Four Centurions, the new and terrifying machines they had first seen on the streets of Gilane, stepped forth from the forest, armed with massive rifles on one arm and a melee weapon on the other. Gregor saw a sword, a hammer and an axe before his mount carried him upon them and his world was turned upside down as rider and steed both barreled into one of the Centurions. The machine stumbled in place but maintained its footing and the undead horse impaled itself on an outstretched blade, flinging Gregor from the saddle to land on the forest floor in a crumpled heap. He did not lose his claymore, however, iron grip firmly around the hilt, and Gregor rose to his feet armed and ready.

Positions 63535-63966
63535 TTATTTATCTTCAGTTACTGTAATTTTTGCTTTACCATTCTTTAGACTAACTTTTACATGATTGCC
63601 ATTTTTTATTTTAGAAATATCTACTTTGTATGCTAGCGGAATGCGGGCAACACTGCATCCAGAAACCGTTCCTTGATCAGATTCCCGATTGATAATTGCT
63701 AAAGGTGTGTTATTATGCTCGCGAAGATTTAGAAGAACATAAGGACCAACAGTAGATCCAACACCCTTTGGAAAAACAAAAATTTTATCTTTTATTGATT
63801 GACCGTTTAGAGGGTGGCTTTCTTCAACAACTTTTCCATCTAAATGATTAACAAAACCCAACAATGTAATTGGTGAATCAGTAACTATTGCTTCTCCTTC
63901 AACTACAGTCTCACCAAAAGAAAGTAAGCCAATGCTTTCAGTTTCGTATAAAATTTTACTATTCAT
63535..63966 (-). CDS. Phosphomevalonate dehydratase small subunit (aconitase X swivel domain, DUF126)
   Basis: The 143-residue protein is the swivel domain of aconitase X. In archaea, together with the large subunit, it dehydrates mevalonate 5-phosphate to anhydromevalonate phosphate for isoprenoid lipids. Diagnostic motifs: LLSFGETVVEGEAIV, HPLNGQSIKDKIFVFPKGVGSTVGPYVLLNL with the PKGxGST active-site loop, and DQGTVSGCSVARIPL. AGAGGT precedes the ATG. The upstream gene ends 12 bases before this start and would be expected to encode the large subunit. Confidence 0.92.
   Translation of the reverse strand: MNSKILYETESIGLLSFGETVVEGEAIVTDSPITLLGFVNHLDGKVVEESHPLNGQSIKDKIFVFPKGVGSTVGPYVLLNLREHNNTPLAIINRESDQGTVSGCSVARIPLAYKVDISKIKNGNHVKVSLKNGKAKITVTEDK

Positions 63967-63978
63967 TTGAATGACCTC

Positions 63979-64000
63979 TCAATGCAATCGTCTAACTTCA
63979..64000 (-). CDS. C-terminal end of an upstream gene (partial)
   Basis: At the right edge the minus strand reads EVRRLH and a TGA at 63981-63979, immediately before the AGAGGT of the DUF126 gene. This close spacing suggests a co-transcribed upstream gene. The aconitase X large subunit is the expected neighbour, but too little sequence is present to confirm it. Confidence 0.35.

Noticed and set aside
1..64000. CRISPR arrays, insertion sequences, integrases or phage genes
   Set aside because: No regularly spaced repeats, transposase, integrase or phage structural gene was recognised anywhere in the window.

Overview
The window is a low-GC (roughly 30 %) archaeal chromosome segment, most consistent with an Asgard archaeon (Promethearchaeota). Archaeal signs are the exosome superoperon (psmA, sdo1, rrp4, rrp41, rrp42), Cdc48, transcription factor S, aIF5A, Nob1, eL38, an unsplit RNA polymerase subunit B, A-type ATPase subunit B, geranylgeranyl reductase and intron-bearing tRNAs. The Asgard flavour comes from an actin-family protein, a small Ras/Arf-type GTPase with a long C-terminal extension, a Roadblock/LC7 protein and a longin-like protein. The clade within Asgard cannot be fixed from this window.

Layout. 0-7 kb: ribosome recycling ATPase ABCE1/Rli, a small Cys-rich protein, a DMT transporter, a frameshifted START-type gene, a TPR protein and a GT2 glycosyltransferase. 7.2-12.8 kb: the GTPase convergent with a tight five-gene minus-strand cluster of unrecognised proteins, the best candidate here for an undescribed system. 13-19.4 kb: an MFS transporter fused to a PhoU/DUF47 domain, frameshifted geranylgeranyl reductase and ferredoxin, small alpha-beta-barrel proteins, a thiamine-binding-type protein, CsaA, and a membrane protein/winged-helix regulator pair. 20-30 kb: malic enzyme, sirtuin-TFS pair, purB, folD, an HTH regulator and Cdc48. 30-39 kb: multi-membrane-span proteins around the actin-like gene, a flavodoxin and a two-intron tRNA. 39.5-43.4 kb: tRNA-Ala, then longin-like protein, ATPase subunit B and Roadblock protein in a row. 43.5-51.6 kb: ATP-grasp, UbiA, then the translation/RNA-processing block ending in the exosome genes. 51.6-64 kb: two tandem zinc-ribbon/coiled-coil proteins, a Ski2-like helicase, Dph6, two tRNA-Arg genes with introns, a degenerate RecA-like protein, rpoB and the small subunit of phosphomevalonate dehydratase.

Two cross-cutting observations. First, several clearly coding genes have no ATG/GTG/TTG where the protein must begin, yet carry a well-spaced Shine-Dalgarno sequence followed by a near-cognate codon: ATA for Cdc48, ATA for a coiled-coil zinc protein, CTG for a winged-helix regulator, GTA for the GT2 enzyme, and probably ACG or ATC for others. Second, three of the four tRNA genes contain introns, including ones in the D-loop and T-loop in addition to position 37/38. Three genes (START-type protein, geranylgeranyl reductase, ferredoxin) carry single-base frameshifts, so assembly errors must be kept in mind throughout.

Only one of the Centurions, the one that had snuffed out the spark of his conjured steed, turned to face him. Gregor was alone among them but he would not be for long, and the other three killer animunculi kept their focus on the others in the river crossing, rifles at the ready. Gregor grit his teeth and began to whirl his heavy blade around him in the way that Zaveed had taught him. He would demand the full attention of one of them, at least.
Ignoring the Imperial’s challenge to melee combat, the Centurion raised the rotating, triple-barreled arm-cannon and shot him again.
Gregor swayed in place but remained standing, defiant. The machine cocked its head, an almost human movement, as if to say ’curious,’
and brought its axe to bear at last. Gregor advanced, sword whistling through the air.